Note that the measurement in the measurement environment 1 is performed such that the measurement signal TSP is supplied to the measurement speaker 3 and the measurement signal output from the measurement speaker 3 is input to each of the measurement microphones 4 a to 4 p, although FIG. 1 shows only a sound path from the measurement speaker 3 to the measurement microphone 4 a.

The audio signal detected by each of the measurement microphones 4 a to 4 p is supplied to an impulse response measurement unit (not shown). Based on the sound pressure of the sound detected by each of the measurement microphones 4, the impulse response measurement unit measures the impulse response from the measurement speaker 3 to each of the measurement microphones 4 a to 4 p. The impulse response can be as long as 5 to 10 seconds when the measurement is performed in a large hall. When the measurement is performed in a small hall or a hall with small reverberation, the impulse response is shorter. A transfer function is determined based on each measured impulse response. More specifically, for example, a transfer function Ha along a sound path from the measurement speaker 3 to the measurement microphone 4 a is determined as shown in FIG. 1. Although not shown in FIG. 1, transfer functions Hb to Hp from the measurement speaker 3 to the respective measurement microphones 4 b to 4 p are also determined in a similar manner.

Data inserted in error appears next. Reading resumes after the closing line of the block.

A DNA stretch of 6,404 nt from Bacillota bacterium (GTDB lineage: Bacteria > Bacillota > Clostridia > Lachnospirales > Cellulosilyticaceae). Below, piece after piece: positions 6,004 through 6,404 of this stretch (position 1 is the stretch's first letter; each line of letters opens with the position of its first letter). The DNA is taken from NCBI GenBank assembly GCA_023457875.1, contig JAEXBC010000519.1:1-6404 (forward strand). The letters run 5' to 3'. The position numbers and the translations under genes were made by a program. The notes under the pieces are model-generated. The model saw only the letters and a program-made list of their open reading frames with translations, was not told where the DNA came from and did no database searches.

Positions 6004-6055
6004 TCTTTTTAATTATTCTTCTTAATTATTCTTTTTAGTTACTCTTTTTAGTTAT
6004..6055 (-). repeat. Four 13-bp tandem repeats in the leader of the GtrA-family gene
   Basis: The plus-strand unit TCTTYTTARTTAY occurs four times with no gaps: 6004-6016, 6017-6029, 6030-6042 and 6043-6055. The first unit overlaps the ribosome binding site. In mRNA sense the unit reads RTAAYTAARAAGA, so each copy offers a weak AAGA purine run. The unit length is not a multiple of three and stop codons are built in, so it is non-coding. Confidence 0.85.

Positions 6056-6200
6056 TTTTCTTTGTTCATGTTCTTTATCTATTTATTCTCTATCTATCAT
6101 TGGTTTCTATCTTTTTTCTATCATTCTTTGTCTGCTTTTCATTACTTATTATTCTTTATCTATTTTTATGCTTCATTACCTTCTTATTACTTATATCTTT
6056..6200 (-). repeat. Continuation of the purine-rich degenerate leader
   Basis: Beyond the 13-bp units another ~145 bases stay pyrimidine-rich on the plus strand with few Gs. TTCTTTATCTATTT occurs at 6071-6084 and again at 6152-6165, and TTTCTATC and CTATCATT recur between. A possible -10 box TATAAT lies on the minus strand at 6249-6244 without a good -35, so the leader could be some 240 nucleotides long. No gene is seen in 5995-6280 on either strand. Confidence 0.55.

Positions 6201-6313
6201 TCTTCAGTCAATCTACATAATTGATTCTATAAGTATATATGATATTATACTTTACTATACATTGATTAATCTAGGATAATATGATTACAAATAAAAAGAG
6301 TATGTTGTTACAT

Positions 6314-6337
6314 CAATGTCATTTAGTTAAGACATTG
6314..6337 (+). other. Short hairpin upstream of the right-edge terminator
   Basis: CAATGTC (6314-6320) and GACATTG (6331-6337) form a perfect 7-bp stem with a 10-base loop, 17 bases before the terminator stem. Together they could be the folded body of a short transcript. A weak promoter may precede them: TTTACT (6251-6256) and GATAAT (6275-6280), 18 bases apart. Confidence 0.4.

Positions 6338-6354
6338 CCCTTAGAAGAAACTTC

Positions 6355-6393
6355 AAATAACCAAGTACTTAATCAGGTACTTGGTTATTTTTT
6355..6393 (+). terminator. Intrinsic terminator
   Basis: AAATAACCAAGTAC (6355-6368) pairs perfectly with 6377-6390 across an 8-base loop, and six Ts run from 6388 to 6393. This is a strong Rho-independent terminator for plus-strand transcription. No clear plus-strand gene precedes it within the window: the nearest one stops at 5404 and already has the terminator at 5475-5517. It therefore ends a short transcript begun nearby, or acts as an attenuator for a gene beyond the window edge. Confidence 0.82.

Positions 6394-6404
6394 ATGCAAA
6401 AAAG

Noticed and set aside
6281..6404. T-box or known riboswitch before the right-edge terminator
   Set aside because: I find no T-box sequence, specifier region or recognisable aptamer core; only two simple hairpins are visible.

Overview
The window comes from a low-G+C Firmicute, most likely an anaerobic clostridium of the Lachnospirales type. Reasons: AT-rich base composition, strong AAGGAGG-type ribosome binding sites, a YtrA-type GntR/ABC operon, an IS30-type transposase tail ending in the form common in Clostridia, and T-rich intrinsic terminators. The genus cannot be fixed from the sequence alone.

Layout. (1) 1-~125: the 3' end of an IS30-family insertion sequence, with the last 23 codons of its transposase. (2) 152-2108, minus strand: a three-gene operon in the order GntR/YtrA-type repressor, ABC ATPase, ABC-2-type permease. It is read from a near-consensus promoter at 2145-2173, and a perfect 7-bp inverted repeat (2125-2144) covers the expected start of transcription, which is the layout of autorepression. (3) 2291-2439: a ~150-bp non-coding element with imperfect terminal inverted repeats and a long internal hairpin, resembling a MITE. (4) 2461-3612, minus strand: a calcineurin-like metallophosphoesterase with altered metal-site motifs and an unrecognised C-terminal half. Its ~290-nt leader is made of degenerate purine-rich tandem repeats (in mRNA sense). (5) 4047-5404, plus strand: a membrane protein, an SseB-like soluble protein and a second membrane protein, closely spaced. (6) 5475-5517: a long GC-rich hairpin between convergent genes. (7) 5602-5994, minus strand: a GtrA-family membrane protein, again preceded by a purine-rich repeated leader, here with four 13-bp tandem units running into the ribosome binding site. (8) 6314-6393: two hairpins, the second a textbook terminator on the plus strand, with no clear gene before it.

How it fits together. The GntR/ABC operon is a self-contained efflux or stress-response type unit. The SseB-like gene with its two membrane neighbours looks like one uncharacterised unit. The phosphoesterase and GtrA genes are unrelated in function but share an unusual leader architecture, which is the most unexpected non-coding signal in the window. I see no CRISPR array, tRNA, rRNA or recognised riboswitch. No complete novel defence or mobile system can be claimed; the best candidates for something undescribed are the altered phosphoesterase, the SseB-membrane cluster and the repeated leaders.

The impulse response measurement may be performed separately for each measurement microphone or may be performed simultaneously for all measurement microphones 4 a to 4 p. The measurement signal is not limited to the TSP signal, but other signals such as pseudo-random noise or a music signal may be used.

In the following explanation, a transfer function from a measurement speaker to a measurement microphone in the measurement environment 1 is also denoted by H.